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I Wanted to Walk Out of Kantor’s ‘Letter to a Pig’: But This is Not What You Think

Some narrative animations owe their brilliance to simultaneously evoking pleasure and angst. 

After two years in COVID purgatory, I was eager to join the animators at OIAF, 2022 and watch the gems with the creative crowd. But at 7 minutes into Tal Kantor’s Letter to a Pig, I wanted to leave. This is not a criticism of Kantor or her film; it’s a tribute.

Letter to a Pig, written and directed by Kantor, co-produced by The Hive Studio and distributed by Miyu Productions, is a beautifully styled, emotionally charged story about a Holocaust survivor, Haim, sharing his memories of the horrors to a classroom of teenage students. Haim’s experiences included not only the anguish he suffered, but the moments of respite he garnered in a pigsty he hid in, and his gratitude to the pig Haim insists saved his life.

But the focus of the animation is not only on the survivor. Much of the film is revealed through the reactions of one student, Alma. Kantor, an independent animator, and lecturer at Bezalel Academy of Arts and Design in Israel, based her animation on her own reactions as a student, along with her classmates, hearing survivor testimony. Indeed, the final act of the film is motivated by a dream she had about this experience. As Kantor described at the OIAF’s Meet the Filmmakers, “it’s a mix of memory adapted to the subconscious of dreams that reflects and distorts.” The pig was the subject of her dream, provocatively questioning “how small creatures can become monsters,” contrasting the justification for the pig’s lynching to the final sequence which sees Alma transform him into a piglet.

Significantly, Letter to a Pig deals with the psychological and pedagogical implications of presenting this tragic history to younger generations who have no access to personal or familial recollections. Kantor wisely added that “school kids may have to deal with the discomfort in hearing these memories, and with “emerging feelings of loss” that are acted out as boredom or laughter or cringing with despair.

Interactions between the survivor, Alma and her classmates, and the pig are revealed in an animation that is elegant and sparse in its visual presentation. Kantor restricts the figurative to two main devices, stylized 2D line drawing, and 3D texture on live-action elements.  Interestingly, the more abstract 2D lines guide the motion instead of the more realistic 3D composite. Color in the figures is similarly deliberately restrained, although the background palette and style dramatically change in the concluding dream sequence. The pacing and editing highlighted the emotional realities of the survivor and the students, with nuanced application of color signaling an empathetic relationship between Alma and Haim during his dramatic testimony.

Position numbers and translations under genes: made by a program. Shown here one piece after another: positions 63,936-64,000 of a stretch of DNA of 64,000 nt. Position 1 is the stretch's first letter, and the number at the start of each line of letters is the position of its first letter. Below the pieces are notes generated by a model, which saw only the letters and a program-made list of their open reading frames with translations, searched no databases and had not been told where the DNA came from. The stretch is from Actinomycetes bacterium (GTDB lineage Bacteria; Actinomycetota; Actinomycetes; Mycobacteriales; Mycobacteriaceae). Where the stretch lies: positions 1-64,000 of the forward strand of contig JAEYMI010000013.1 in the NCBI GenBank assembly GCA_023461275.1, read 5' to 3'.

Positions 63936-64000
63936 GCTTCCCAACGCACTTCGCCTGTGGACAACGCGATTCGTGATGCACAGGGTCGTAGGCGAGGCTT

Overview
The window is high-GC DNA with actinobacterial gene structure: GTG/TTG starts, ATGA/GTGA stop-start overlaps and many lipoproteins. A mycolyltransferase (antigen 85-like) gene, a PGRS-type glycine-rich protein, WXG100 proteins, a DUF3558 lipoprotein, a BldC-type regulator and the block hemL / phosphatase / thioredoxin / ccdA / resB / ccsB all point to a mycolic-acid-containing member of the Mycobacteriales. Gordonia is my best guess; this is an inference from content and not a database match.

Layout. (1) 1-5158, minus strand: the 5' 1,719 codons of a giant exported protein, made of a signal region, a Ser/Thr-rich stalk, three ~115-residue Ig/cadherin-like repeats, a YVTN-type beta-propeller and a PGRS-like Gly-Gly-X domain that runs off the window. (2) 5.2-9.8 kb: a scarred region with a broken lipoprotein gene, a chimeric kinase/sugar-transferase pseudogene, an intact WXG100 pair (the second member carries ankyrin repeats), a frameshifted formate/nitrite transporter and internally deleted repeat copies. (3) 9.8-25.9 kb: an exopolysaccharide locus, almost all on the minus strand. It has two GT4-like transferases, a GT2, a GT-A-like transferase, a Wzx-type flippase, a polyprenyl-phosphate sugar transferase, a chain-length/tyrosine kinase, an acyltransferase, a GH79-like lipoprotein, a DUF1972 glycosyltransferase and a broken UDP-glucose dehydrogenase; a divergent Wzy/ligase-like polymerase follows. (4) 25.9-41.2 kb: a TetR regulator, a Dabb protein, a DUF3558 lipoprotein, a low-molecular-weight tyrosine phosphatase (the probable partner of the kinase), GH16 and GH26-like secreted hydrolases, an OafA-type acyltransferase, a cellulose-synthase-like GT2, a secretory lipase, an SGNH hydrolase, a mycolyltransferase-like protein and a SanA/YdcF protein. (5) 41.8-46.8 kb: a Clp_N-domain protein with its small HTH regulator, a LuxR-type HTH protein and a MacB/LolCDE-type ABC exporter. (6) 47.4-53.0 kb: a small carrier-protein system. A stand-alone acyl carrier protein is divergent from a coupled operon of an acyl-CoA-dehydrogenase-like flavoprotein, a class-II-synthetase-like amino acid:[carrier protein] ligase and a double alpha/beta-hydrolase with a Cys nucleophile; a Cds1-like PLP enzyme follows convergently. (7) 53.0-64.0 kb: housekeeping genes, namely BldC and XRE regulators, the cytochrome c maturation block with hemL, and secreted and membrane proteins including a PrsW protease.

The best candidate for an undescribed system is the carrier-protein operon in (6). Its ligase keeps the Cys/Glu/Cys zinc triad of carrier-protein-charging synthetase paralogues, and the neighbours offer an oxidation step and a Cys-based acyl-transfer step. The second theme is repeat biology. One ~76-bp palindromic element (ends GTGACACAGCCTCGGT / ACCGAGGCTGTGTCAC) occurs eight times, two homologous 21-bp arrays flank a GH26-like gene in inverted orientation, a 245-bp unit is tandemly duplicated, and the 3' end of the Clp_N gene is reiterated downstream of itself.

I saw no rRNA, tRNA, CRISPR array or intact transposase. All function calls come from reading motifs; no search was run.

Yet the expressions and actions of the other students are either blank or hidden under the guise of nervous laughter or humor. Notably, one boy “oinks” when Haim speaks about his gratitude to the pig. And it was this student’s expulsion from the class that led to a shift in Haim’s relationship with the students as he transforms emotions of grief and gratitude to something more sinister.

When the student finally exits, Haim sighs. His tone becomes harsher as he looks at the students’ blank or bored faces. He recalls the events not only leading to his entrapment, but the entire inhuman treatment and murder of Jews under the Nazi regime. He states that he wanted to kill the Nazis who forced him to hide in the barn and encourages the students to feel and do the same. “Anyone capable of such hate, doesn’t deserve to live”, he says as Tal slowly lowers her head. Then it cuts back to Haim, focusing on him and the glass of tea and biscuits the teacher had given him.

At 6:14 minutes into the film, Haim confesses that “For years, all I could think about was getting revenge.”